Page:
My takeaway is that I’m a fan of holiday parties. It’s a great time for people to connect outside work and build deeper relationships based on who they are, not the work they do.
A CEO with No Problem to Solve
I chatted with an aspiring founder recently. He’s a senior software engineer at a start-up valued at a few billion dollars. He’s been there for several years. He joined when they were a team of one hundred—it’s now one thousand. His equity is fully vested, and he’s excited about leaving to start his own company.
He’s currently in search of the problem he wants to solve. He’s investigated a few problems and done discovery, but none panned out. He’s also looking for someone to join him. Specifically, he’s been looking for someone technical. This stuck out to me, and I asked why. His response was simple: I want to be CEO and need someone to build the product.
As we chatted, I shared my learnings as (1) a nontechnical founder who regretted not having a technical cofounder and (2) an investor who’s talked with countless aspiring nontechnical founders who deeply understand a problem and have an idea of how to solve it but lack the technical skills necessary to build a solution:
- The problem is where it all starts. The more painful it is and the more people who experience the pain, the better. If you haven’t found the problem you want to solve, there’s nothing wrong with listening to the problems other aspiring founders want to solve. Nontechnical aspiring founders with deep understanding of a problem (i.e., founder–market fit) are always looking to connect with aspiring technical founders.
- Building a team best suited to solve a particular problem is the goal. Great team members have complementary, not overlapping, skills. Hiring people to do what you don’t want to do will likely lead to overlapping skills and team gaps (in his situation, great technical abilities but no deep understanding of a problem—or no problem at all).
- Titles don’t mean much in early-stage companies and often change. Having the CEO title is great for the ego, but it isn’t worth missing out on solving a great problem or working with a strong team.
These points resonated with this aspiring founder. He’d recently realized he was limiting his cofounder prospects by focusing only on people with technical skills and had been thinking about changing his approach. What I said about my experience confirmed some of what he was already thinking.
This founder is super smart and has the drive to build an amazing business. I can’t wait to see where his entrepreneurial journey takes him!
Weekly Reflection: Week One Hundred Ninety-Two
This is my one-hundred-ninety-second weekly reflection. Here are my takeaways from this week:
- Home stretch – It’s December. We’re in the last leg of the year. I want to make these last few weeks count. My intention is to focus on only the highest-priority things for the rest of the year.
- Daily habit – I’ve been intentional this year about learning something new every day. This week I noticed that I felt unsettled one day when I hadn’t learned anything new. It was a welcome feeling because it meant this habit had been formed and my mind was expecting something new. Before the day was over, I cracked open a book on a topic I’m interested in.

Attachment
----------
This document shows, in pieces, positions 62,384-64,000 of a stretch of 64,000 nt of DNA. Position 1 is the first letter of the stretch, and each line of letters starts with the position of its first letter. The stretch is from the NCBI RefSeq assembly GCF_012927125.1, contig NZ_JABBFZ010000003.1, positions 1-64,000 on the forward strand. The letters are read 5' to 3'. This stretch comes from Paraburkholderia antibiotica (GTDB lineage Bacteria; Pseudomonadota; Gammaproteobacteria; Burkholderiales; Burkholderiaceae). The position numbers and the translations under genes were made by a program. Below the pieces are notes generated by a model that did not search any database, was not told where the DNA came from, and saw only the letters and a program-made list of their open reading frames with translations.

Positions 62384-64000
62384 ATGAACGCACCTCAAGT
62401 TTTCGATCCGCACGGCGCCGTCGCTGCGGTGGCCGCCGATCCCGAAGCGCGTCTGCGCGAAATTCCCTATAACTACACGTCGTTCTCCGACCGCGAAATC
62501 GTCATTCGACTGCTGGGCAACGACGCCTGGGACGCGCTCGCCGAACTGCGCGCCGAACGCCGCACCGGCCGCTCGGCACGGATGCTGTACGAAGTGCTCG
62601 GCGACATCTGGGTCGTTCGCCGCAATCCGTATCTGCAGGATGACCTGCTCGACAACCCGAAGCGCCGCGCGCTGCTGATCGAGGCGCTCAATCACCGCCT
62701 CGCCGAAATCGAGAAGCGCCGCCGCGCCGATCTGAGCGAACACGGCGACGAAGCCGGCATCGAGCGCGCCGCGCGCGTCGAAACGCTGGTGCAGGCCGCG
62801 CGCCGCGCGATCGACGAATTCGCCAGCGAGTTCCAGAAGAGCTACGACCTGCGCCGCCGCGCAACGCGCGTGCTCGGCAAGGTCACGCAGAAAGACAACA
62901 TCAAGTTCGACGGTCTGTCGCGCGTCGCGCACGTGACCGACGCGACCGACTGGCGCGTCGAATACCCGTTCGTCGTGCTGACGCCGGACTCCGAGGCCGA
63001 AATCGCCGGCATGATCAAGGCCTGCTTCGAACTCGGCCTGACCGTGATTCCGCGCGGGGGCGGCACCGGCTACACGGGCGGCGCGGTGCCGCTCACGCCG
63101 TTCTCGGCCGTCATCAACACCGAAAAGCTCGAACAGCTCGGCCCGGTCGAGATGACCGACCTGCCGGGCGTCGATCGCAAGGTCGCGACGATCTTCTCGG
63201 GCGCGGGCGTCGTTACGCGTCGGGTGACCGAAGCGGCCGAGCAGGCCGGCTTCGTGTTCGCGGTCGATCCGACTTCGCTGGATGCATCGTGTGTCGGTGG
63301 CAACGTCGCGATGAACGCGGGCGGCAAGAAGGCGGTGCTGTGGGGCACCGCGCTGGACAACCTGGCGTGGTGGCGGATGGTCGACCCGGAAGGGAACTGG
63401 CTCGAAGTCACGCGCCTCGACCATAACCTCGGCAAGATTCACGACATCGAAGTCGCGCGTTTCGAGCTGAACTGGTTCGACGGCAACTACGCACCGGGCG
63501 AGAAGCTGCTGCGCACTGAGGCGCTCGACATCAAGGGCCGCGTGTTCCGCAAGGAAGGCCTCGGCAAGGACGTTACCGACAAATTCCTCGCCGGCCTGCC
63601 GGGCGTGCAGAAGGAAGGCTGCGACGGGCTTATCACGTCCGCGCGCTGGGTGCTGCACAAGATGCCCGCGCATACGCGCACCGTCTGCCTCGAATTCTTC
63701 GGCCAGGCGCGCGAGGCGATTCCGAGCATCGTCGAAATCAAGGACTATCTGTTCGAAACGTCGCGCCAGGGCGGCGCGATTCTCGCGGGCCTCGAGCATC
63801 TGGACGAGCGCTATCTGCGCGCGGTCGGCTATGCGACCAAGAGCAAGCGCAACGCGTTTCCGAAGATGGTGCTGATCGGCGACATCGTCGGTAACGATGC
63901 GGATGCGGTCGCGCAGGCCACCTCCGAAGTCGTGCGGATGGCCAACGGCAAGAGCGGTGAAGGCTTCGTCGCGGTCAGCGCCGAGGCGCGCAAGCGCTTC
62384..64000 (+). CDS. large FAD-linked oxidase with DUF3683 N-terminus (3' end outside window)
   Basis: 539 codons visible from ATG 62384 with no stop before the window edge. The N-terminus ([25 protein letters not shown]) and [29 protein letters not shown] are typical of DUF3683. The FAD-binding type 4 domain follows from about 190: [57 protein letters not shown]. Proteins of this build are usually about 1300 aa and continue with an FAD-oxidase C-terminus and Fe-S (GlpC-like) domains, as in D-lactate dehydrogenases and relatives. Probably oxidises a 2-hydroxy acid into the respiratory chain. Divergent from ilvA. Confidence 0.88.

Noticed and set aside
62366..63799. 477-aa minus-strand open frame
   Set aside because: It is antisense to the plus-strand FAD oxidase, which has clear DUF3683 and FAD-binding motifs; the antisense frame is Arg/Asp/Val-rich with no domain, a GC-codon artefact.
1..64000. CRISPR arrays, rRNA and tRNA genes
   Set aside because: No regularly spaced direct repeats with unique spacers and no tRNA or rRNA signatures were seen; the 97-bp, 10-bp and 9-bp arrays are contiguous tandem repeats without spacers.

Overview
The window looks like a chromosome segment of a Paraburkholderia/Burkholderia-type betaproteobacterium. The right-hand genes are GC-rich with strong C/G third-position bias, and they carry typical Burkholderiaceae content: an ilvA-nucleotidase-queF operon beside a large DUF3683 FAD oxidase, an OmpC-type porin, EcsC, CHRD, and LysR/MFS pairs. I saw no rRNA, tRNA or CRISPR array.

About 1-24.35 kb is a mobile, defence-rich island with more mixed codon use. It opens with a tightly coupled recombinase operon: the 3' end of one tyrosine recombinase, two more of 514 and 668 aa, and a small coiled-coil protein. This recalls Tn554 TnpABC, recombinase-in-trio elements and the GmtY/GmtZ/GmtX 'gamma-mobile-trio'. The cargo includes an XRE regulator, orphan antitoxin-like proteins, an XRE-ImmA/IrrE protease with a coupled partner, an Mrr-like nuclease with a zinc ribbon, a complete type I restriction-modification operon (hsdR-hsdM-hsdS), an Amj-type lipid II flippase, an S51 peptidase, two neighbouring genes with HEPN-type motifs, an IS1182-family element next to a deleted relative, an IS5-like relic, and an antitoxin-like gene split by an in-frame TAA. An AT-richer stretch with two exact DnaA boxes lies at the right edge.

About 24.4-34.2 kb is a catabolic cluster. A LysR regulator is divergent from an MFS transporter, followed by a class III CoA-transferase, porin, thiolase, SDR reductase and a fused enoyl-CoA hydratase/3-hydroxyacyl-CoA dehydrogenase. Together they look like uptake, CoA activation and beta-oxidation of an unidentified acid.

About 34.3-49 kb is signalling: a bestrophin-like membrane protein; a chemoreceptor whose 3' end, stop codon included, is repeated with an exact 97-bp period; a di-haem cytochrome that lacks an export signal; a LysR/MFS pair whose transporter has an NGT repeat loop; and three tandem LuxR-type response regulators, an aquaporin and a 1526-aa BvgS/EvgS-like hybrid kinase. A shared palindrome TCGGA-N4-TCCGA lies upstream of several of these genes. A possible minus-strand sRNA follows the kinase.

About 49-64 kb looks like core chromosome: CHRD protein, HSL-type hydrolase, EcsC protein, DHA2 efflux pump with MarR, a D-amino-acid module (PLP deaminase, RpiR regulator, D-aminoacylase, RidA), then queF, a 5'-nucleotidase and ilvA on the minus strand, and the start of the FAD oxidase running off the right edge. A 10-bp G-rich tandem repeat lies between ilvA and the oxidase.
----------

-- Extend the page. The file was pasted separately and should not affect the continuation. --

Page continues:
Week one hundred ninety-two was another week of learning. Looking forward to next week!
How an Emerging VC Manager Reached First Close
This week, I caught up with an emerging venture capital manager who’d held the first close on his $100 million fund, which is the firm’s second fund. They closed on $33 million and are actively working on closing the remainder—they have a line of sight to the full $100 million. As expected, he said fundraising has been harder than anticipated, but he did share a few things that have helped him get to the fund’s first close:
- Exits – His first fund has had three portfolio companies exit. Another pending exit of a portfolio company to a large publicly traded technology company is closing soon. These exits have demonstrated to potential LPs that he can find promising companies early and return cash to LPs.
- Thesis – Fund I was a generalist fund. He realized his team is best suited to invest in specific areas given their backgrounds—and that other funds generally struggle to invest successfully in those areas because they lack the relationships and deep understanding to properly do their due diligence. Fund II now has a thesis around these areas, which has resonated well with potential LPs.
- Team – The team he put together has a stellar track record in the roles they held before joining his firm. They have deep domain expertise and relationships in the areas they invest in.
- Hustle – He leaves no stone unturned and stays hungry. He’s diligent about follow-up, asking for intros, and delivering what he committed to on time.
My big takeaway from our chat was that his success has been driven by his tenacity, reflection, and willingness to continually learn and evolve throughout the fundraising process. I’m excited for this manager and looking forward to following his journey.
Winning a Small Market by Being Low Tech
I love talking shop with entrepreneurs. Today I was at a social gathering where an established entrepreneur told me about his approach to acquiring new customers. He runs his business out of Atlanta, but there’s heavy competition (i.e., low margins) in Atlanta. He’s from a smaller city three hours from Atlanta. The people in that community don’t have access to the caliber of products his company sells. They’re used to paying top dollar for low to medium quality and driving an hour to do so.
He devised a simple marketing strategy. He’s an alum and former athlete at the local high, so he sponsors the football and basketball teams. His company logo is painted on the football field, and every time the home team scores, the announcer reminds the fans that his company backs the team. He bought the scoreboard for the basketball team with his logo displayed front and center. His goal is to stay top of mind with the people in the community, and it works. When they’re ready to buy, they think of him. He makes the sales process electronic, simple, and smooth. He arranges for purchases to be delivered to their door. They get a better product at a fair price and support a business that supports the community. This strategy is highly effective. He gets a steady stream of customers from this low-tech approach, and his average cost to acquire a customer is ridiculously low.
What this entrepreneur realized was that there’s an underserved customer niche that he understands better than most. He focuses narrowly on them. He markets to them in a way that resonates with them and that has the dual benefit of doing good in the community. He made the sales process something they could do from their home, which they weren’t used to. The end result is that he’s built a thriving business and is the market leader in that city using a very low-tech and inexpensive marketing and sales strategy.